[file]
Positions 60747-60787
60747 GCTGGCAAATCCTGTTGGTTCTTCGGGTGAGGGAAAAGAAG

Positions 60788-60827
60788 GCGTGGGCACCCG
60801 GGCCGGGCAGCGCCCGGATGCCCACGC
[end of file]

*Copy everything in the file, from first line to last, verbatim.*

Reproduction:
Positions 60747-60787
60747 GCTGGCAAATCCTGTTGGTTCTTCGGGTGAGGGAAAAGAAG

Positions 60788-60827
60788 GCGTGGGCACCCG
60801 GGCCGGGCAGCGCCCGGATGCCCACGC